I had chosen this direction so that we would go up the hill at the end. I was afraid of a big slip going down the hill. Slips going uphill are much more manageable. No one actually slipped and some were not too happy with the big hill at the end of the hike. When we got back to the parking lot there was still enough daylight for me to read the time on my watch (5:03 p.m.). Each week now the sun sets about eight minutes later, so in a few more weeks, I will be willing to take the Tuesday hike to other locations that take just a little more time.
The Wednesday short hike report by Ellen Davis: I arrived at the U.S. Highway 12 parking area early, wondering if any brave souls would come out for a hike in this damp and misty weather. Apparently the lure of a hike in almost-30-degree temperatures far outweighed the grayness of the day, for I counted 19 short-hikers as we began our hike on the roads of the abandoned Sherwood Forest subdivision — now a series of horse and snowmobile trails. Jake thought that we would not need ice cleats today, since most of the trails would be gravel or grass. We started out on the emergency access road, easily avoiding patches of ice in tire and snowmobile tracks and the footprints of earlier hikers.
The first loop featured hills and more hills. We progressed carefully, appreciating the misty vision of ridges, kettles and trees. Many hills later, we regrouped. Jake offered the nearby access road as an option for any hikers who wished to return to the trailhead at this point. There were no takers, but Bonnie offered a longer hike around the lake as an alternative for any who were up for it. Nine hikers thought that was a fine idea, and off they went. Our main group, now diminished, turned away from the access road for a seemingly endless trek up the longest hill of the day. Several narrow deer trails crossed our path. We could hear the occasional small bird, but saw none.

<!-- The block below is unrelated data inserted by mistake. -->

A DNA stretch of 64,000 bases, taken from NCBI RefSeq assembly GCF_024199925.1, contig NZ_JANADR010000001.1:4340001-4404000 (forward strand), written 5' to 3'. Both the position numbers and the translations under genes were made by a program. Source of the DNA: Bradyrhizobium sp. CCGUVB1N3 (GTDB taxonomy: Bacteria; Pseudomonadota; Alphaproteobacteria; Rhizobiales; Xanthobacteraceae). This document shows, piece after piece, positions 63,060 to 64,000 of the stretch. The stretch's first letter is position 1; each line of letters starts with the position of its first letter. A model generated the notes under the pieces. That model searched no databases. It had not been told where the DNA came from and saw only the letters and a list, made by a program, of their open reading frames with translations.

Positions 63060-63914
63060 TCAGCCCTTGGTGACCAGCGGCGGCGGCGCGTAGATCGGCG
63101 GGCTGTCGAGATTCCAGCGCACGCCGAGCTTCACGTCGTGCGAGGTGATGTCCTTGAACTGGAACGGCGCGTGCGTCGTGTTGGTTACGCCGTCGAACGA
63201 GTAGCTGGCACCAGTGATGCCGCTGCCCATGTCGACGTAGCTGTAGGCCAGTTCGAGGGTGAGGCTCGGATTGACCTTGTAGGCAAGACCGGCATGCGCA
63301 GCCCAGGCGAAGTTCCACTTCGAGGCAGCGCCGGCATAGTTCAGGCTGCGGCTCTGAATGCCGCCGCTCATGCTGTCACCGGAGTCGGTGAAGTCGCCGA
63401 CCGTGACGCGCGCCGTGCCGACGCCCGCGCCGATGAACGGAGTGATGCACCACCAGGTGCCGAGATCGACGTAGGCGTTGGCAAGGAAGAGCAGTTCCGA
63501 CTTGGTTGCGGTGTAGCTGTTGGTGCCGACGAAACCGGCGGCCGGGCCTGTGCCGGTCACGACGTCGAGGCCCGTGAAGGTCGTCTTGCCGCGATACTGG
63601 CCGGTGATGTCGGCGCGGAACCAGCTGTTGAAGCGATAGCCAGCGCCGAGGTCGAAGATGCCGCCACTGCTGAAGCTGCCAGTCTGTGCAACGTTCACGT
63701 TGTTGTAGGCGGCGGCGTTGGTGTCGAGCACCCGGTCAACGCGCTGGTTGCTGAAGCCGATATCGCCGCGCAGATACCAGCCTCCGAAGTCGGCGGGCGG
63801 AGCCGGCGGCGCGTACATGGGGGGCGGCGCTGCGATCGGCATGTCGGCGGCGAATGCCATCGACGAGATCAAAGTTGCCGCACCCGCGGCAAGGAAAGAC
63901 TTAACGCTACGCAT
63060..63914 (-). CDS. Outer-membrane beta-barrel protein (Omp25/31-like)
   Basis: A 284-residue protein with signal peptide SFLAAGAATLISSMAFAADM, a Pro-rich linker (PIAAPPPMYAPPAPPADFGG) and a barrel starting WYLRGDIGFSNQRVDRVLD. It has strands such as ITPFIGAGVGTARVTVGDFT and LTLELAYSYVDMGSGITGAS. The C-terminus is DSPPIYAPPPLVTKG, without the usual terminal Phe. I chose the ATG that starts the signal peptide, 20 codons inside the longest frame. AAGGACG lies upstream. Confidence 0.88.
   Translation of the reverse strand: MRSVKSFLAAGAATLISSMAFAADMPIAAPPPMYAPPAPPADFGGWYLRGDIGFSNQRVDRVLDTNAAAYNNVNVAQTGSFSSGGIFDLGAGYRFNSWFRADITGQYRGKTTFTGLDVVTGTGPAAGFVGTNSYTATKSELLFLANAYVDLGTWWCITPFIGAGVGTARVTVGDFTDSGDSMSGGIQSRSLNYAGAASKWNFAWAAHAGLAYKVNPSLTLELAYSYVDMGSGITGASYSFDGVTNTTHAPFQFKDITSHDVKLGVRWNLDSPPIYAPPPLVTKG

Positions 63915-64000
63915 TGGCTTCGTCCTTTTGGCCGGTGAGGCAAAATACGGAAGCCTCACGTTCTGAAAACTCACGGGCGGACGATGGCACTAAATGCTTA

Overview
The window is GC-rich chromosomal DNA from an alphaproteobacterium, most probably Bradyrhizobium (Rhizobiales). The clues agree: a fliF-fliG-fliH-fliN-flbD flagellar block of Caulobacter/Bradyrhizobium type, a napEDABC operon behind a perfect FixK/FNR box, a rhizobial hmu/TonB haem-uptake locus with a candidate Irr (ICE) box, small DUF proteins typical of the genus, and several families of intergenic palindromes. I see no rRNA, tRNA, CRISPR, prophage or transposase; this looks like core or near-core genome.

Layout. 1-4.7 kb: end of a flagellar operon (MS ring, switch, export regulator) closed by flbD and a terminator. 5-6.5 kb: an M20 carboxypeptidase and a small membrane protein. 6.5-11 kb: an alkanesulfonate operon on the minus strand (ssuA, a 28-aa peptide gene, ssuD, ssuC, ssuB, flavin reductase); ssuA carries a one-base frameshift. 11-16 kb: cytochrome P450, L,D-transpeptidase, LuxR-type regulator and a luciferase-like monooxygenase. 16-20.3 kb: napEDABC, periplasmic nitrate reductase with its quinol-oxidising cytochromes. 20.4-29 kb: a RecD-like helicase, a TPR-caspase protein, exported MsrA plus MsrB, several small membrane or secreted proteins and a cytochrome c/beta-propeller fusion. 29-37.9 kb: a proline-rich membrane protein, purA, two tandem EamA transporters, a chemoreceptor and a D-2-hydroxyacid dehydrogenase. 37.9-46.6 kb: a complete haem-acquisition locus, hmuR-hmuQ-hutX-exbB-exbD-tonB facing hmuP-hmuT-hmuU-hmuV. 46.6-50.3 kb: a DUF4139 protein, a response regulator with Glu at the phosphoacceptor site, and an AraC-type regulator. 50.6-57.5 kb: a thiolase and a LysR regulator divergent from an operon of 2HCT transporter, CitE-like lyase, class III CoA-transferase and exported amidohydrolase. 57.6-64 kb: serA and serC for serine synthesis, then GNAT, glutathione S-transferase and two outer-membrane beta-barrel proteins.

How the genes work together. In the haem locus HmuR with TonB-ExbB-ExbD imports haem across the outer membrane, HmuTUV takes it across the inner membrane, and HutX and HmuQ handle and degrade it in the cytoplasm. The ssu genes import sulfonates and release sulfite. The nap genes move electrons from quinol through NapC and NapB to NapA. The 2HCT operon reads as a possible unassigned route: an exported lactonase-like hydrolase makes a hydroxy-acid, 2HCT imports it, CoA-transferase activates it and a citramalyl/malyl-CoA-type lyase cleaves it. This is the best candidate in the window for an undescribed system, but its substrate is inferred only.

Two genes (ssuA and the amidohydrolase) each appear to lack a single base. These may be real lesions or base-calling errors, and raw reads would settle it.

We concluded the hike in good spirits and many regrouped at the La Grange Country Store for lunch. We were soon joined by most of the hikers who had chosen the longer hike with Bonnie, then two more short-hikers who had gone around the lake in the opposite direction with Ruth and Dana and their three dogs. Hikers occupied every chair in the room and conversation and laughter flowed. It was a perfect ending to a bracing hike on a damp winter day.
The Wednesday long hike report by Marvin Herman: A misty winter morning with temperatures pushing 40 degrees brought seven long hikers to the U.S. 12 meeting place. An eighth hiker with a flat tire caught up with us later. We questioned whether the weather and trail conditions were right for ice-gripping devices. The correct answer was a resounding no. The trails at Nordic were covered with wet snow and leaves and there was little ice, if any. One needed to be a bit careful on steep downhills to avoid slipping, however. Spiky ice grippers would have collected the wet snow and mud and be irritating if not hazardous.
A bit further on, when the owner of the flat tire joined us, we stopped for refreshments of Italian white chocolate (which contains no chocolate) and delicious little orange segments, the flavors of which were quite complementary. We proceeded on the white trail in reverse and eventually walked parts of the orange, red and green trails before finishing with no less than 5 1/4 miles for the day. Andy reported that we had walked an average of 20-minute miles, which was excellent for the given conditions.
All hikers regrouped for soup and sandwiches at LaGrange General Store. More often than not our post-hike lunches provide intriguing information about our lives and the world we live in.